I never really feel like I can say that Stephanie is my favourite Robin, because she isn't Robin for very long, but she is my favourite superhero. Robin-Stephanie is probably more jaded than you'd expect since I refer to her as "Bubbly Robin", but, Bat-mandated daddy issues aside, she tends to be quite an upbeat character and she's adorably excited about being Robin. That said, I didn't like her story all that much. I can definitely see what the writer was going for, but I think the costume issues could have taken up fewer pages and I also wasn't keen on the art style. 

I did like the bit at the end. During Steph's tenure as Robin, Bruce compares her constantly to Tim, so having the character turn around and tell him that she's not Tim and he has to let her be herself is SO cathartic. In Boy Wonders, Tim mentions that Dick is the ideal that they all have to live up to, and Bruce does compare all of the Robins to an idealised version of Dick at times, but both Steph and Damian have had to compete with an idealised version of Tim too. He tells Steph that Tim would have waited outside like he asked. Blatant. Lies.

My Best Friend by Peter J. Tomasi (Writing), Jorge Jimenez (Artist), Alejandro Sanchez (Colours), and Rob Leigh (Lettering)

This was so cute! Also, Super Sons written by Peter J. Tomasi and drawn by Jorge Jimenez! It's Jon reflecting on his friendship with Damian for a school paper he has to write about his best friend. It's incredibly short (6 pages), but it's probably the last Super Sons we're going to get for a while and I think I speak for everyone who loves that series when I say we will take any crumb DC are willing to give us. 

Bat and Mouse by Robbie Thompson (Writing), Ramon Villalobos (Artist), Tamra Bonvillain (Artist), and Tom Napolitano (Lettering)

This focused on the relationship between Damian and his father in the aftermath of a recent death. They feel like they don't understand each other, but their thought processes are amusingly similar. This one relates to something that has been going on in Teen Titans, which I haven't read, but the gist of it is that Damian is taking some rather extreme measures to ensure that criminals do not reoffend and Bruce doesn't know. I didn't like the art style.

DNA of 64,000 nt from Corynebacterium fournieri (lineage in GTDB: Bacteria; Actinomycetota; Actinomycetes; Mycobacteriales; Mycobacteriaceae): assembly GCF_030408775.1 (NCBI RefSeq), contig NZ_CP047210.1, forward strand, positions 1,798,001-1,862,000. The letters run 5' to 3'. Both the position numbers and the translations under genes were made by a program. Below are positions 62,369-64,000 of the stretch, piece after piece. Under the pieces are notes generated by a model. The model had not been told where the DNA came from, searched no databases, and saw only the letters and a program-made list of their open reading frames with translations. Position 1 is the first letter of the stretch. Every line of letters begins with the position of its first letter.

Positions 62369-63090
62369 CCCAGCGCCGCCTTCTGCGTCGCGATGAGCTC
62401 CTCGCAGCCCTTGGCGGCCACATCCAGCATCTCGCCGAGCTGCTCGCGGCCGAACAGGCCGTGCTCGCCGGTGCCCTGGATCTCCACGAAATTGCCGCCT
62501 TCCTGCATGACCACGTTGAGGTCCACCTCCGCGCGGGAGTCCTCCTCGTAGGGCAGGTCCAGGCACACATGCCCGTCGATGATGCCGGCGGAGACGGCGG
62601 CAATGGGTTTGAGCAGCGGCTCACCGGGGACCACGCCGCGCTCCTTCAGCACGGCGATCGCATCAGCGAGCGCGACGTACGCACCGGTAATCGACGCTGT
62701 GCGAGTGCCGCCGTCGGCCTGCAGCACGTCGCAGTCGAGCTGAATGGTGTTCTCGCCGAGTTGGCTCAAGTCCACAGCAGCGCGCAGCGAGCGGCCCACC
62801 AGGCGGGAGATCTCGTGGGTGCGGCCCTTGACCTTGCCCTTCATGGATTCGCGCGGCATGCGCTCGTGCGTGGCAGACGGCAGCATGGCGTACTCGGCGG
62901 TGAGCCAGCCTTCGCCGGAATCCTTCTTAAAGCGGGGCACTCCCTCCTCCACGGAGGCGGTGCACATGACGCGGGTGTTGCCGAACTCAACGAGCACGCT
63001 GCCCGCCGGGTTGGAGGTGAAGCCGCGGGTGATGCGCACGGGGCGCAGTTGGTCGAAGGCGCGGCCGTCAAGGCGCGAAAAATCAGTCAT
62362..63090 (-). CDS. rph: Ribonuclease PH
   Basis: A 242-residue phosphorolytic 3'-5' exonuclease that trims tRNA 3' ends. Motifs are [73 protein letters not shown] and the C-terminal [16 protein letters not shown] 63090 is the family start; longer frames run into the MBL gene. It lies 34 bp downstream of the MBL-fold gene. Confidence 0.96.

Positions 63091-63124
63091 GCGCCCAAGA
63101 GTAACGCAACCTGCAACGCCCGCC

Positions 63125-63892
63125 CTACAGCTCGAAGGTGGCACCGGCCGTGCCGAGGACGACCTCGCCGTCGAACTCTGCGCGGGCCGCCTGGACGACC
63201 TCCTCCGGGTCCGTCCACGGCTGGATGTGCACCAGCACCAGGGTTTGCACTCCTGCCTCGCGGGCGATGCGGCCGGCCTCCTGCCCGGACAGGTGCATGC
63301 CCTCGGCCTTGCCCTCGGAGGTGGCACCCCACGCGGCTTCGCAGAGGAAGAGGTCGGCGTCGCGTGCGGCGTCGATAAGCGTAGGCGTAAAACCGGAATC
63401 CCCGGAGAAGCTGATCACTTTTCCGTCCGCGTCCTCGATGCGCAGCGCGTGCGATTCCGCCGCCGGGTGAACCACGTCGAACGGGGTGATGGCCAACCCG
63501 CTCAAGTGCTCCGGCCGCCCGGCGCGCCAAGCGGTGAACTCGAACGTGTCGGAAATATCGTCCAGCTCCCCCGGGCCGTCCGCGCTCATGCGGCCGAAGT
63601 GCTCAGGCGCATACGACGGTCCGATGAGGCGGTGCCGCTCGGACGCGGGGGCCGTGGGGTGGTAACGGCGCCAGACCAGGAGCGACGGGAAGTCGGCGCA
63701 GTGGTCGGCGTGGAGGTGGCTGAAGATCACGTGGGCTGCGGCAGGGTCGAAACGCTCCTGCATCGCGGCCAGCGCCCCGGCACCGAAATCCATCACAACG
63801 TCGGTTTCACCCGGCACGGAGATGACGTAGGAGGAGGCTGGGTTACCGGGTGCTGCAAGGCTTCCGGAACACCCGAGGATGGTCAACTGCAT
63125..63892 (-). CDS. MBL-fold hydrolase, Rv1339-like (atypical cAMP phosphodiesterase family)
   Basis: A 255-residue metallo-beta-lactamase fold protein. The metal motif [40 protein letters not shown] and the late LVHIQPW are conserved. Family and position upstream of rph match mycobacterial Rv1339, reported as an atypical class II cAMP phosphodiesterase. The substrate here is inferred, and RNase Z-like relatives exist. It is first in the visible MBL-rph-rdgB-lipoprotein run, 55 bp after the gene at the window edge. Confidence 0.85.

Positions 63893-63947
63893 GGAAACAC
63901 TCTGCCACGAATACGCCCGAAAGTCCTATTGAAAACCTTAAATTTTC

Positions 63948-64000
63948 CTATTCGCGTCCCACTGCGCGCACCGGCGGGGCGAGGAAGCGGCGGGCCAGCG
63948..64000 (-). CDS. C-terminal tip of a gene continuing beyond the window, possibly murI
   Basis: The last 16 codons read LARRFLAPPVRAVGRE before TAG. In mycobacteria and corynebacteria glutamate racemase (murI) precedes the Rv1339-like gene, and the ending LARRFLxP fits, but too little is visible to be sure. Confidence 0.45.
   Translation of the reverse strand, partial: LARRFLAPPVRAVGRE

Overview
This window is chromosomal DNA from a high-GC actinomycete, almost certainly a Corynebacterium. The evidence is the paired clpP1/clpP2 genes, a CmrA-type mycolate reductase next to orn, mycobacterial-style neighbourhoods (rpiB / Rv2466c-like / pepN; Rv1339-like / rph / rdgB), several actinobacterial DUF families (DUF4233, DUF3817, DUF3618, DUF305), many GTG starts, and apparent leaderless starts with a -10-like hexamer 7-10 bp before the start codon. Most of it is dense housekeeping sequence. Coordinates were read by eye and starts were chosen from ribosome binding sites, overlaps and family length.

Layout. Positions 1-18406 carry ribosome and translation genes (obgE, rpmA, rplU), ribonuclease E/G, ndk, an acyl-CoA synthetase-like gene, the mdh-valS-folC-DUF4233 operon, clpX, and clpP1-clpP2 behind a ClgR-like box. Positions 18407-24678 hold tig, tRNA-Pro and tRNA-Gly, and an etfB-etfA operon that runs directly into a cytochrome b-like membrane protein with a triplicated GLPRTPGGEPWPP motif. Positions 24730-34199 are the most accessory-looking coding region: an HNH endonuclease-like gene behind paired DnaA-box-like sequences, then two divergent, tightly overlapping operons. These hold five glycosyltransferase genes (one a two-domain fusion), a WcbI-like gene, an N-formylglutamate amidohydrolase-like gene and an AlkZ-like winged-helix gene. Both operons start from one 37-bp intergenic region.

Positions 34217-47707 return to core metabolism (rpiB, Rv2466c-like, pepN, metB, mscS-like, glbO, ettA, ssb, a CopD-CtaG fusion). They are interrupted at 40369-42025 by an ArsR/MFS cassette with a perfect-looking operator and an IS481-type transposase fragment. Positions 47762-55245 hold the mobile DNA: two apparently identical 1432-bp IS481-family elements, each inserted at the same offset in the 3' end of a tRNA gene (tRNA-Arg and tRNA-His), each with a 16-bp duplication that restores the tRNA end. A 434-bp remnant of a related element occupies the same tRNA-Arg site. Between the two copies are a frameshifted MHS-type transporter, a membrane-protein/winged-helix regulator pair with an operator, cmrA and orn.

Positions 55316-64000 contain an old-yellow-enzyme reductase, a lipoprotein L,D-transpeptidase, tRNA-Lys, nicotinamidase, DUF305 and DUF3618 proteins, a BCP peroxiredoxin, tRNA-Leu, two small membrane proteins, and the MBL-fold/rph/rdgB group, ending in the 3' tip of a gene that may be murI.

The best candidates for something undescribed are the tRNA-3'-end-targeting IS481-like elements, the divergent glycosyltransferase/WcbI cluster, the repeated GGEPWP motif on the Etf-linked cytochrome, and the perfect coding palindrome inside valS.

This is a nice anthology. I enjoyed Team Building, The Lesson Plan, More Time, Extra Credit, Boy Wonders, and My Best Friend, which are over half the stories.

Do you have a favourite superhero?

Sunday, 8 March 2020

Happy International Women's Day! (Invisible Women by Caroline Criado-Pérez)

"Most of recorded human history is one big data gap." - Caroline Criado-Perez, Invisible Women: Exposing Data Bias in a World Designed for Men

It seems fitting to post this review on International Women's Day, of all days. Invisible Women is a book that demonstrates that the world is designed for men because, historically, male voices have shaped it. It is not malicious in intention, it's just that the people in charge tend to make decisions based on their own experiences and, time and time again, regardless of time or place, the male experience is regarded as universal as a result. 

As we rely on data more and more in our lives, this becomes more and more of a problem. Suprisingly (or not, depending on how cynical you are), rather than talking to women, or hiring more women, or doing the goddamn research, time and time again the solution is to try and change 50% of the earth's population instead. Why don't we train women to speak lower (rather than update our technology so that it recognises women's voices), educate them on why these stoves are better (rather than asking them which needs the new stoves are not meeting), tell them to be more assertive (and then criticise them for it)? Frequently, the book told of how women were flat-out removed from data gathered because their bodies were considered too complicated. That medication works on men is seen as a necessity. That it works on women is seen as a bonus. And if it only works at certain times of the month? Well. If only women didn't have such complicated bodies... "Why can't a woman be more like a man?"